Tuesday, July 20, 2010

Risks & Rewards

With every risk that is made, comes a reward. Risk - Reward. Risk - Reward. I've been taking many risks, yet haven't seen any rewards. Actually, that's not true. It was a risk to even write a novel and I was greatly rewarded when I finished it. Shouldn't that be enough? Why do I have this - at times zany - need to have others read my work? I'm not egotistic. I don't want to be glorified. I just want others to find enjoyment in what I wrote as I had. Reading rejection letters that clearly state the agent wasn't interested in the story or not interested enough to read more, is discouraging. It's a business and I understand that. But for me, it's more.

Friday, July 16, 2010


When it comes to writing, you have to have tons of patience. The whole writing process warrants it; from the inception of the idea, to the polished final draft (before agents and/or editors), even to querying and waiting for an agent to find your story compelling and worthy of his/her representation. As a writer, I have accepted all of this, but, at times, my patience (which I usually have plenty of) thins.

Putting aside the normal waiting game that comes with querying agents, I have been working on a chapter for three weeks now for my newest project. I have written the first ten pages three times and still there is no ending in sight. I wouldn't say that I have writer's block (that was last week), it's more like I'm hitting my head against an invisible wall. None of the other chapters have given me this much grief.

As it stands, I know how the chapter should begin and I know how it will end, it's what comes in between that is causing all of this chaos, pushing me beyond the limits of my patience. I will admit that this chapter is important. I know that's the reason why I'm slaving over it, making sure the written word is just as powerful as the image that won't escape my mind; proving that there is a method to my madness.

It's so frustrating to be stuck, desparately trying to figure out a way to navigate around the obstacle so that your patience can be restored. I am a truly patient person, overly so, I've been told, but nothing makes my fuse shorter than not being able to write this chapter!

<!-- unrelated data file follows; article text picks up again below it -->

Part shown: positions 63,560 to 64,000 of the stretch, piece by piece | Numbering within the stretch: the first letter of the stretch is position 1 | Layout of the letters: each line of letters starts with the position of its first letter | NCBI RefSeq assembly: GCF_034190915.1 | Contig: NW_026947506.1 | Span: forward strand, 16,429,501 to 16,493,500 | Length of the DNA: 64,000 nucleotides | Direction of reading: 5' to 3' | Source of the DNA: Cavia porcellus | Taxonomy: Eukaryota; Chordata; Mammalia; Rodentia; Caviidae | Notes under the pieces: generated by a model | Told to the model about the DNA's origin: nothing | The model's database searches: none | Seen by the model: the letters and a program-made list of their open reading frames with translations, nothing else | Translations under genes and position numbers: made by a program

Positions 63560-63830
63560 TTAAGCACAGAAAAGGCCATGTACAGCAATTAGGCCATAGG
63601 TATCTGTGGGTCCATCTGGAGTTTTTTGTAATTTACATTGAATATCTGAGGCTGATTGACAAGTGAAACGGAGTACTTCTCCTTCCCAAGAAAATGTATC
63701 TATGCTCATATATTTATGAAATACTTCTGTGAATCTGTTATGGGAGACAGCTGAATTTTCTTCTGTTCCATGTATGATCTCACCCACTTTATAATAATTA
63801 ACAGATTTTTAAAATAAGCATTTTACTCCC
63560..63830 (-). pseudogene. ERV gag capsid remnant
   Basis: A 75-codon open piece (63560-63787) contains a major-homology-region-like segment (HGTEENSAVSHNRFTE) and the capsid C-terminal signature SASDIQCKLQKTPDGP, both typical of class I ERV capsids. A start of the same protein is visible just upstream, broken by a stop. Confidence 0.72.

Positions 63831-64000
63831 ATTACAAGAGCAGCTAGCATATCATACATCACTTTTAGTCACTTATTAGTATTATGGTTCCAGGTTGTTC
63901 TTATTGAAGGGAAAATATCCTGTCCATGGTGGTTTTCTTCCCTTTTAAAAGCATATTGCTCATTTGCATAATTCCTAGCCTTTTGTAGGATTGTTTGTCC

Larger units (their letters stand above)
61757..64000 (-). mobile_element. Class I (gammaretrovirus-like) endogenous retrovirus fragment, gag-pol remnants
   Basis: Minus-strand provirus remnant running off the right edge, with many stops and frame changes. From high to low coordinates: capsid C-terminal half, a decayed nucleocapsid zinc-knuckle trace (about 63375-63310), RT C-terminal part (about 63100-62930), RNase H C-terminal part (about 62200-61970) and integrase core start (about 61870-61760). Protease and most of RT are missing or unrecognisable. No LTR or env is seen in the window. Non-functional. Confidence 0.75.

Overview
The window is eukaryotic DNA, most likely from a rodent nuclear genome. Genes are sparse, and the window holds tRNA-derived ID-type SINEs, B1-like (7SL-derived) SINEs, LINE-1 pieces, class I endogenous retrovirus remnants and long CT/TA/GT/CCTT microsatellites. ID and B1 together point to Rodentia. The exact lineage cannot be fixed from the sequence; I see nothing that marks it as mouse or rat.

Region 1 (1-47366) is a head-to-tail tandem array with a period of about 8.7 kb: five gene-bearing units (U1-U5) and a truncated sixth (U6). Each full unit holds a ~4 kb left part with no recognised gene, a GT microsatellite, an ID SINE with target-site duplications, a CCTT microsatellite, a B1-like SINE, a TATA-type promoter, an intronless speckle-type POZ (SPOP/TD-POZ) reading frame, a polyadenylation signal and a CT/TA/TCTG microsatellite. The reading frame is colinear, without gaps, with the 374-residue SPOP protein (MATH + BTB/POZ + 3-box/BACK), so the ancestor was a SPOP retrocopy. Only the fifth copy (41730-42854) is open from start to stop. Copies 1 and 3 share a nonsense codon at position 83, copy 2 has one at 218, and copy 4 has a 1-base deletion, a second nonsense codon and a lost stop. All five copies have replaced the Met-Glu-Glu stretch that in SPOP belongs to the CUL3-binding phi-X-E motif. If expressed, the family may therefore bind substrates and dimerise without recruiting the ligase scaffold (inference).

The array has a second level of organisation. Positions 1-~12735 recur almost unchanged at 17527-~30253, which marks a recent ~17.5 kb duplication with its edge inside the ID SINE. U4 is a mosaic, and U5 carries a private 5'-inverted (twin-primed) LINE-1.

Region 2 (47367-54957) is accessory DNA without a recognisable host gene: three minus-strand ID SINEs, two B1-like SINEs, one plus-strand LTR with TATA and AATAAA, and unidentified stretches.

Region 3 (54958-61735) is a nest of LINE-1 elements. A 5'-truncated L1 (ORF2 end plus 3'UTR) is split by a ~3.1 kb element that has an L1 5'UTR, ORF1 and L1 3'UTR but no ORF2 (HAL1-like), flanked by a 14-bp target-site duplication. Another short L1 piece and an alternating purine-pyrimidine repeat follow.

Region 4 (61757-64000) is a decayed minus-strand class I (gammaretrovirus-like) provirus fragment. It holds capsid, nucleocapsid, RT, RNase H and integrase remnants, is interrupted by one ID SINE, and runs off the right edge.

Friday, July 9, 2010

Old School

The reason why I don't regularly blog the way that I should is because my computer is temporarily down. After seven years the monitor, not so quietly, went. When this happened there was no real dilemma, since the computer itself is out-of-date. I opted to purchase a laptop, saving buying a new monitor for later. There's only one catch: I'm cheap. I refuse to buy anything when I know a sale is coming. In the next few weeks, back to school sales will pop up from every perceivable outlet. So why should I buy a 500 dollar laptop now, when I can wait three-six weeks and get one cheaper?

The downside is this, blogging and doing whatever else computer needed task at work. As I previously mentioned, I write pencil to paper, so that's not a problem, but it's the ability to create on paper or edit, and then be able to instantly implement it on the screen. Not to mention, I'm an Internet junky. It's hard not being able to go on whenever I please.

So forgive me when it looks like I have given up voicing my journey. I'm still here, just periodically.

Sunday, July 4, 2010

To Be Sixteen Again...And Again...And Again

In my haste to expel my thoughts on this blog, I forgot a crucial one, what I write. Due to extreme paranoia, I can't nor would I go into specifics, such a titles, and overall plots (that is until the book is on its way to a store near you). Just my extreme bad luck, someone reads this blog and creates a replica (or at the very least, a likeness) of my work and gets it published. That is definitely a worse case scenario that refuses to leave my mind.

If you were unable to figure out from the post title, I write Young Adult (YA) Contemporary fiction. What does that mean? I write about teens and their journey through life. Essentially, through my characters, I'm reliving my high school years over and over again, one book at a time.